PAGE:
Peter Pan; or the Boy who Wouldn’t Grow Up, when first staged in 1904, was received with almost unanimous enthusiasm. The critics though appreciative were ‘a little cautious and puzzled’ (Watson, 2009, p. 143); and not surprisingly so. Peter Pan was no ordinary children’s tale. With its queer mixture of childlike fantasy and very adult dark humour, even the first, spectacular viewing of the play must have hinted at the layers of subliminal messages it contained. Peter Pan evidently deserved further penetration. The Peter Pan myth, as indeed it grew to become, has been interpreted with various perspectives. The Spectacle used in the play, the psychological character of Peter and Wendy’s relationship, the biographical link to Barrie’s own experiences with the Llewellyn Davies boys – have all been scrutinised and commented upon. But the most prominent observation the play seems to make, and Barrie through it, is on the divide separating children and grown-ups.
What does Peter Pan say about childhood and adulthood? Or to divide it further, on girlhood and boyhood? Does this commentary hold ground a hundred years after its inception? In what ways have its interpretations changed? Children are known (and often rebuked) for asking too many questions: what better way to begin such an exploration than to try and answer these?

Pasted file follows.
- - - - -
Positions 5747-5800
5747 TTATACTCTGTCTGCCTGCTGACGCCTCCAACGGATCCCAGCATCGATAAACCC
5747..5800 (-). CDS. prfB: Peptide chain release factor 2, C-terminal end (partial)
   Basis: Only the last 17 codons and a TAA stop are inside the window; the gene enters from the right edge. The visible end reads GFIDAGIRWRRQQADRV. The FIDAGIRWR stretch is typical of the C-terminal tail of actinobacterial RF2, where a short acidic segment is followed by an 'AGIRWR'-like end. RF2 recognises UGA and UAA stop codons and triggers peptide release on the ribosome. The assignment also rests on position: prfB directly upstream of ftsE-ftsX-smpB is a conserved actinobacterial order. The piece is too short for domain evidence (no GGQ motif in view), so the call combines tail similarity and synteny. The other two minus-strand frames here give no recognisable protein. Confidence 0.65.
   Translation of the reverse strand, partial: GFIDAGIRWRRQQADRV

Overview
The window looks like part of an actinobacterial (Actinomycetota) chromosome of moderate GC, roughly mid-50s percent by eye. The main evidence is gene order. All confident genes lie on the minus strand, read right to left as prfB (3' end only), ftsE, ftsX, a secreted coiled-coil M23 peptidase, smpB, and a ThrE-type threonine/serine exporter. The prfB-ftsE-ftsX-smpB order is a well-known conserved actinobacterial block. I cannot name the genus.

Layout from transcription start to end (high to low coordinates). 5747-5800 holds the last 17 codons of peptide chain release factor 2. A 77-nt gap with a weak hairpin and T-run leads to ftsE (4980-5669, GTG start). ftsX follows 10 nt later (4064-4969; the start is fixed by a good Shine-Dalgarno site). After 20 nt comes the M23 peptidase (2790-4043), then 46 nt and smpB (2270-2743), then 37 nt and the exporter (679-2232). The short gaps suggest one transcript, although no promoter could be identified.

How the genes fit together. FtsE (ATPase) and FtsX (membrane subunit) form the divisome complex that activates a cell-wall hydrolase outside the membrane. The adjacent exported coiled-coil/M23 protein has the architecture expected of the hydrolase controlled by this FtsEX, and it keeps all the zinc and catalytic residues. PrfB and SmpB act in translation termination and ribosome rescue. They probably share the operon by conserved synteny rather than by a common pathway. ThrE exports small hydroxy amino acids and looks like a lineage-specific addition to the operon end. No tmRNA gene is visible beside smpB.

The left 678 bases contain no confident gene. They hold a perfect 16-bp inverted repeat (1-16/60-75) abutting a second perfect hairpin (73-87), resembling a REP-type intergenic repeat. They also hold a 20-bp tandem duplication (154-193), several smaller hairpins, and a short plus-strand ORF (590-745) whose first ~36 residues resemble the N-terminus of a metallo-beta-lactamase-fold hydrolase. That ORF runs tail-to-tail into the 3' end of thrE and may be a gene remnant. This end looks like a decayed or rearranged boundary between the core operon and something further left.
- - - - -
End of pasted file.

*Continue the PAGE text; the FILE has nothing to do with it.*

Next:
Barrie’s treatment of adult males in his play might be a good place to begin. Neither of the two significant men characters, Mr. Darling and Captain Hook, is portrayed charitably. Mr. Darling has the trappings of a characteristic patriarchal head, but that is all. He holds no real authority, either at the workplace ‘where he sits on a stool all day, as fixed as a postage stamp’ (Barrie, 2008 , Act I) or at home; as is evident in the scene about the medicine between him and Michael in Act I. Without being too simplistic, one can sum up Mr. Darling as a fussy man, too anxious about social propriety and not